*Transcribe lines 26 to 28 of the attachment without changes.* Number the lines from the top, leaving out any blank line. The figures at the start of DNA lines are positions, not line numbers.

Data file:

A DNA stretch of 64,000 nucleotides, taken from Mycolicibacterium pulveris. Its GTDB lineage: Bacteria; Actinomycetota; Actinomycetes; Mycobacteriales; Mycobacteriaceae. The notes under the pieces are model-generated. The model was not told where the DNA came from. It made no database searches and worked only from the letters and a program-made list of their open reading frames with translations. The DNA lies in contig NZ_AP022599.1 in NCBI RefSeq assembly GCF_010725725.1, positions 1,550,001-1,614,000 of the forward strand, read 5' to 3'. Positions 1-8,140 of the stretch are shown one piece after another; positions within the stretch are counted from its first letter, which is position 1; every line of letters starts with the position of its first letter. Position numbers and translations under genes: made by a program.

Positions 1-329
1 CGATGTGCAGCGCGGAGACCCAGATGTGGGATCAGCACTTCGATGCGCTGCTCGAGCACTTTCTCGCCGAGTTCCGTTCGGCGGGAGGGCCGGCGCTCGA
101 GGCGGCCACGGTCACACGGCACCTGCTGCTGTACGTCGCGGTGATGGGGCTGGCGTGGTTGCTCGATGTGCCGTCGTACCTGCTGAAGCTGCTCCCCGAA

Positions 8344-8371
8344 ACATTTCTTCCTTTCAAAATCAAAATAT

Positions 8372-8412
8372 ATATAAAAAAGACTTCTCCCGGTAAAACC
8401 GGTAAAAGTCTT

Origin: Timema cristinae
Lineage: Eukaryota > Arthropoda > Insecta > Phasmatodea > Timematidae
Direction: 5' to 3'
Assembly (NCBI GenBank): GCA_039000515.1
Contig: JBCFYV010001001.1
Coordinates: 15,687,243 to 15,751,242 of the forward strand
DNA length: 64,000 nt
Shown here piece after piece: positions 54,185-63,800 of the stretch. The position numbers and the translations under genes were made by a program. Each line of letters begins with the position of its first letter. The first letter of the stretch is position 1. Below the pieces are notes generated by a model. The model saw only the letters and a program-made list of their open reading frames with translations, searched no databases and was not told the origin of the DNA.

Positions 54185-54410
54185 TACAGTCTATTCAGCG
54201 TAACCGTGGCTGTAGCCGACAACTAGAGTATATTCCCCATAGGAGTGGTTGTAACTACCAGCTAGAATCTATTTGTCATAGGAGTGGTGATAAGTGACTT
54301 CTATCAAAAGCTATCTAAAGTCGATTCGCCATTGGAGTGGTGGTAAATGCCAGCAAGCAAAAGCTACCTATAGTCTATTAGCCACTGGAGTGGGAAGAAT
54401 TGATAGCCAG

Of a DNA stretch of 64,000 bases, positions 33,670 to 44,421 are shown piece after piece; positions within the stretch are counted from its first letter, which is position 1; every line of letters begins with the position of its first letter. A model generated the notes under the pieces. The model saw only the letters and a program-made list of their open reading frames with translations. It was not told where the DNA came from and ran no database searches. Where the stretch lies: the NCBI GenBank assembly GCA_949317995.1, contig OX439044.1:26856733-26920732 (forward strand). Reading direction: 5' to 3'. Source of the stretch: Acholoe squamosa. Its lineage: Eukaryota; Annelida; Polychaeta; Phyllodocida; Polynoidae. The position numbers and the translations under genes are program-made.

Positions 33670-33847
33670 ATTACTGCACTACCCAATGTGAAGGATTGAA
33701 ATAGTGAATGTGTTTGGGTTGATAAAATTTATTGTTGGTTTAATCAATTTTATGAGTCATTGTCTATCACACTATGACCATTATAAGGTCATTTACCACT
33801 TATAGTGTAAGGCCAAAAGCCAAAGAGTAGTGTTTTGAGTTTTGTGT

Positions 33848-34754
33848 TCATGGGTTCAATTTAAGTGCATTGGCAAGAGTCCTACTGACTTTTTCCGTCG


33701 ATAGTGAATGTGTTTGGGTTGATAAAATTTATTGTTGGTTTAATCAATTTTATGAGTCATTGTCTATCACACTATGACCATTATAAGGTCATTTACCACT
33801 TATAGTGTAAGGCCAAAAGCCAAAGAGTAGTGTTTTGAGTTTTGTGT

Positions 33848-34754